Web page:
Clutch Vol. 4: Open your eyes. Open your mind. Stamp it out.

Written by CLUTCH Vol. 4 Participant, Joanna Sevilla

Block printing workshop in session

On October 15, 2011 Kapisanan was host to Clutch Vol 4’s first of many Saturday workshops. Staring off with a bang this week’s lineup included mentors Melissa Clemente, Rhowena Adolfo and Lyndel Aguilar. Lyndel Aguilar facilitated a block-printing workshop that covered basic techniques, application and a lecture on Philippine Mythology and Folklore.

A discussion between the Clutch girls began to buzz about superstitions learnt, practiced and folk tales passed down from our parents' generation. I quickly recalled a ten year old me with my mother telling me with a smile “If you bite your cheek a girl is thinking about you, but if you bite your tongue a boy is thinking about you.”  Lyndel stressed how the Philippine's rich history played its role in the creation and significance behind some folktales and how some were used negatively to make Filipinos feel bad about themselves.  These myths and folktales may range from the great stories of 'Creation' to answering life's more superficial questions such as: 'Why women have no beards' and 'Why Filipinos have flat noses'.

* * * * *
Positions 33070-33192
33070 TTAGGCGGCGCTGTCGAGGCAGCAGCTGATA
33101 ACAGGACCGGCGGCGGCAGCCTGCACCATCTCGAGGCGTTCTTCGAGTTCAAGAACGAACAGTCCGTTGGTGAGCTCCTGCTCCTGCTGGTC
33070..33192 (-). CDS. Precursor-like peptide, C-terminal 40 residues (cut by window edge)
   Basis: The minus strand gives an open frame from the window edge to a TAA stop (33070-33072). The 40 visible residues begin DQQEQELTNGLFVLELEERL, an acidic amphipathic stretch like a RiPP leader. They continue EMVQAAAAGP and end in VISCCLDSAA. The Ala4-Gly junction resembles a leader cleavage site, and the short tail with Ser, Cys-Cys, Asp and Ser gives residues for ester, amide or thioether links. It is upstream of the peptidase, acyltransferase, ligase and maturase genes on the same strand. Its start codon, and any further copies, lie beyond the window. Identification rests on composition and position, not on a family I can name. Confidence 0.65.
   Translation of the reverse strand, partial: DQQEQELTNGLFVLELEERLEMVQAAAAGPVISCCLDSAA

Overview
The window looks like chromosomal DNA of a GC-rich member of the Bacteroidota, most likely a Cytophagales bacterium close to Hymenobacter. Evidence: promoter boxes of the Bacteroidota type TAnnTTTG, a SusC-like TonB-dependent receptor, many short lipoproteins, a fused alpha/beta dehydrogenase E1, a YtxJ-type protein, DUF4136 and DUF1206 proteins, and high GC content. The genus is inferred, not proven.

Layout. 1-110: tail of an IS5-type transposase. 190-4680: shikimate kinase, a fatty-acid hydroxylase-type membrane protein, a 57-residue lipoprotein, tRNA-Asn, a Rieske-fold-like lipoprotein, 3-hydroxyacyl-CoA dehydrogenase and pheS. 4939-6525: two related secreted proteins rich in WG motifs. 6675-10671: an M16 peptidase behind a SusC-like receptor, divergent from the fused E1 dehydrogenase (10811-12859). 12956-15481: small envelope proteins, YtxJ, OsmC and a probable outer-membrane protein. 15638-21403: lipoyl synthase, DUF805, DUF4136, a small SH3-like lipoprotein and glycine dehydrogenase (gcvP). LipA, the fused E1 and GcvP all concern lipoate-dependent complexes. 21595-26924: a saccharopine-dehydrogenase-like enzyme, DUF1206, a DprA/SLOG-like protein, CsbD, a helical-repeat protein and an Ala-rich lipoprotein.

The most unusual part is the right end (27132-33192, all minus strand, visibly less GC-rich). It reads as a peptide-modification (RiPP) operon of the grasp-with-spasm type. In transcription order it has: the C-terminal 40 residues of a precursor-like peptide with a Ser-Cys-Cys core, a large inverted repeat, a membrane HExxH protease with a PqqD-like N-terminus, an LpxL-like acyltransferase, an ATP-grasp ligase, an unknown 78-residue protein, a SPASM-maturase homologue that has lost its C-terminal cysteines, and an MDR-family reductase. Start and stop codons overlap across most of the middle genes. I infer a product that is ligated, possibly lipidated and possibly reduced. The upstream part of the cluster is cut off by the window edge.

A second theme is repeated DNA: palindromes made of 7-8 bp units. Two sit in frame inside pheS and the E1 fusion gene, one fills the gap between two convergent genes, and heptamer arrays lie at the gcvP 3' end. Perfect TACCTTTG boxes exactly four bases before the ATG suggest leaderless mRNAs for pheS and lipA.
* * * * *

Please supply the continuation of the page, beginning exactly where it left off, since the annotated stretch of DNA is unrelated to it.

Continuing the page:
Clutchers learning about Filipino Mythology and Folklore

As a young Filipina that grew up in Canada I have learned more about Greek mythology in school than I have about the mythology of my own culture, thus I found this workshop really opened my eyes and mind to the stories the Philippines had to offer. It gave me a peak into the foundation of my culture, I found myself being intrigued by the answers the folktales provided.

Excited, I went straight home to quiz my parents about the stories, most were new to them but they were delighted by this newfound information. Lyndel gave us a lot to think about in terms of how information comes, goes and is passed down. Before writing and books were around stories were commonly passed down through the oral tradition, it reminded me of a childhood game ‘Telephone’ and how stories may get jumbled through the wire. It is enough to make one wonder how many of these folktales and myths have stayed true to its origins. After the lecture Lyndel showed us the basic applications of block printing, the importance of positive and negative space and the labour of digging through soft linoleum block with various gouges. Eager to start the process, we ended our day sketching out thumbnail compositions.

Block printing tools galore